• Sweden's news in English

Trio charged in wealthy Swede's abduction

5 Apr 2012, 15:02

Published: 05 Apr 2012 15:02 GMT+02:00

Facebook Twitter Google+ reddit

The 25-year-old student from Uppsala, who comes from a wealthy family, went missing on December 28th, 2011 and was found eight days later in a remote building in northern Sweden.

The three people suspected of the deed, two 26-year-old men and a 23-year-old woman, have now been charged with kidnapping.

In addition, one of the men and the woman have also been charged with attempted blackmail and attempted fraud.

One of the suspects has made a partial confession in the case, which once again hit Swedish media on Friday as news of the charges emerged.

Prosecutor Lars Hedvall reckons the abduction was a well-planned and calculated affair hatched by one of the men and the 23-year-old woman, according to the indictment.

Together with the other man, they acquired a building in Västerbotten in Sweden's far north, as well as a car and a wheelchair to help carry out the kidnapping.

"The woman contacted the plaintiff a year ago. At the time, he considered her to be a friend," Hedvall told the TT news agency.

According to the prosecutor, the plan was to blackmail the victim's well-to-do family "of large amounts of money".

When it came time to set the plan in action, the 23-year-old went home with the 25-year-old to his flat in Uppsala and offered him a meal and dessert.

"These contained sleeping aids," said the prosecutor which meant that the victim quickly lost consciousness.

At the same time, the woman's two male accomplices were standing by in the rented car.

The kidnappers then taped the 25-year-old's arms and legs together and "put tape over his mouth and eyes" before placing him a wheelchair before whisking him away under the cover of darkness.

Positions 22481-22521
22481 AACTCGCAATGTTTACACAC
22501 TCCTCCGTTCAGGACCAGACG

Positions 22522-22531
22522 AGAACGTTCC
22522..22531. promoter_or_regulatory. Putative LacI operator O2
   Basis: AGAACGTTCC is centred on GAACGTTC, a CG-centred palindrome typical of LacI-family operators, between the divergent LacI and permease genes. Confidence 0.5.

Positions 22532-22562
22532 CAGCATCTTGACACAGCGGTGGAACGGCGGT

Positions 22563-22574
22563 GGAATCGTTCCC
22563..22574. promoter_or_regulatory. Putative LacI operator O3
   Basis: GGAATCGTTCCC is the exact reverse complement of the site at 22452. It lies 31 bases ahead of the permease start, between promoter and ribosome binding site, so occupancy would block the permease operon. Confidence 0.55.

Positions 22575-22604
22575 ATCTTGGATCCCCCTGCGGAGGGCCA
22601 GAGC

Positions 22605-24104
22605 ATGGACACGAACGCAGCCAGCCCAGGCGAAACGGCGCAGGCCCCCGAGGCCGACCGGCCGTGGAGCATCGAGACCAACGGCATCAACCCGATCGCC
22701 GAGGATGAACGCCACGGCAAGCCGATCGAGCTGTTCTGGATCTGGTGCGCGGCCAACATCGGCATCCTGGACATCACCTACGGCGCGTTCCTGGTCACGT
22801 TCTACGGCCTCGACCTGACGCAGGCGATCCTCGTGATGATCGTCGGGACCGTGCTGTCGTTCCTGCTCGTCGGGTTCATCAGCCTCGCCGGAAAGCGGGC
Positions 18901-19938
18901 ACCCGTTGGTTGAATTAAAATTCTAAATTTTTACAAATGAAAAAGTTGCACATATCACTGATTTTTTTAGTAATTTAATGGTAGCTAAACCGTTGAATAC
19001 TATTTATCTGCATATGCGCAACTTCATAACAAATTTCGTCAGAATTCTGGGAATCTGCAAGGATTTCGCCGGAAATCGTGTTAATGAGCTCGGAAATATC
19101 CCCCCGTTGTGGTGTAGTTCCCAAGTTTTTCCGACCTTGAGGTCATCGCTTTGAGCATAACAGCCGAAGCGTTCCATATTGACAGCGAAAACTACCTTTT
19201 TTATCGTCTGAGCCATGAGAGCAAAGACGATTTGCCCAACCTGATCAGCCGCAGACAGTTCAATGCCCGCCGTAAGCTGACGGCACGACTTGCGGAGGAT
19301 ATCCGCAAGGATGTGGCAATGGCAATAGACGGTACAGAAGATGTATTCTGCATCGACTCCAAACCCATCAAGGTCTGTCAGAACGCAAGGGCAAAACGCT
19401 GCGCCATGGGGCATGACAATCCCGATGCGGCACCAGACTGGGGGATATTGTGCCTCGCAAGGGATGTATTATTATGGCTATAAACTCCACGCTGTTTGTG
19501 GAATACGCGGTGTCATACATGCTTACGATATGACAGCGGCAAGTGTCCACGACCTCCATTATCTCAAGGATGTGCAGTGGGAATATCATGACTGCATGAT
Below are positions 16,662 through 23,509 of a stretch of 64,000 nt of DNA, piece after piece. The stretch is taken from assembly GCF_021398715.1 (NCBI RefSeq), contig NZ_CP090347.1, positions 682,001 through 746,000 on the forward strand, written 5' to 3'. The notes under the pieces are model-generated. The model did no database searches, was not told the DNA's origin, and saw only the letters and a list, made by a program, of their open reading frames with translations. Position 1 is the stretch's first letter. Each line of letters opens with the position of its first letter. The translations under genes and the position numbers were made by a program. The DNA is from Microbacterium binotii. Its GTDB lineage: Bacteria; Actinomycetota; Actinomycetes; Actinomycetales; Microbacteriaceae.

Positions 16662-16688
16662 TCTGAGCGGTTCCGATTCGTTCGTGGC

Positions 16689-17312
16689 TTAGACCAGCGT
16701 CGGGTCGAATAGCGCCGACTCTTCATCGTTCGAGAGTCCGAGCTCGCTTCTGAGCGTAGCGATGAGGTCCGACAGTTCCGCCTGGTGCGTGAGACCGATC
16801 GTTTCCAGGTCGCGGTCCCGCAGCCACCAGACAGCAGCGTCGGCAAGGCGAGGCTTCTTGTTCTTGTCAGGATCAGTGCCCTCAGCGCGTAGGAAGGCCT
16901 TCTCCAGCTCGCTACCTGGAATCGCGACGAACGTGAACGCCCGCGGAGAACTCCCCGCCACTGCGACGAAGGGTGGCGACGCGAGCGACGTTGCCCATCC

Tests on hair samples from the victim revealed high levels of a sleeping aid prosecutors believe was used in the scheme.

"There's no other plausible explanation other than that he ingested it with the quiche he was served," said Hedvall.

The trio then drove their gagged and bound victim north and placed him in a small room in a remote building in Västerbotten that lacked heat and electricity where he was held for the following week "under very austere conditions".

The 25-year-old abductee was told he was "somewhere abroad and that there were guards and dogs outside the building" so that there was no point in trying to escape.

He was also told that his family would be attacked if he tried to flee.

The kidnappers also threatened to pull out the man's teeth and scald his feed if he didn't tell them what they wanted to know.

One of the men and the woman then allegedly drove to Linköping in central Sweden where they pilfered a storage space belonging to the man.

On their way back up north to commence with "contact phase in their blackmailing" they were arrested by police.

The 25-year-old man was found after a week in captivity, but prosecutors believe his kidnappers intended to keep him for a longer period of time.

Story continues below…

Anders Norman, the defence attorney for one of the men who served as a lookout at the building where the 25-year-old was kept, told TT that his client has partially admitted to the crime.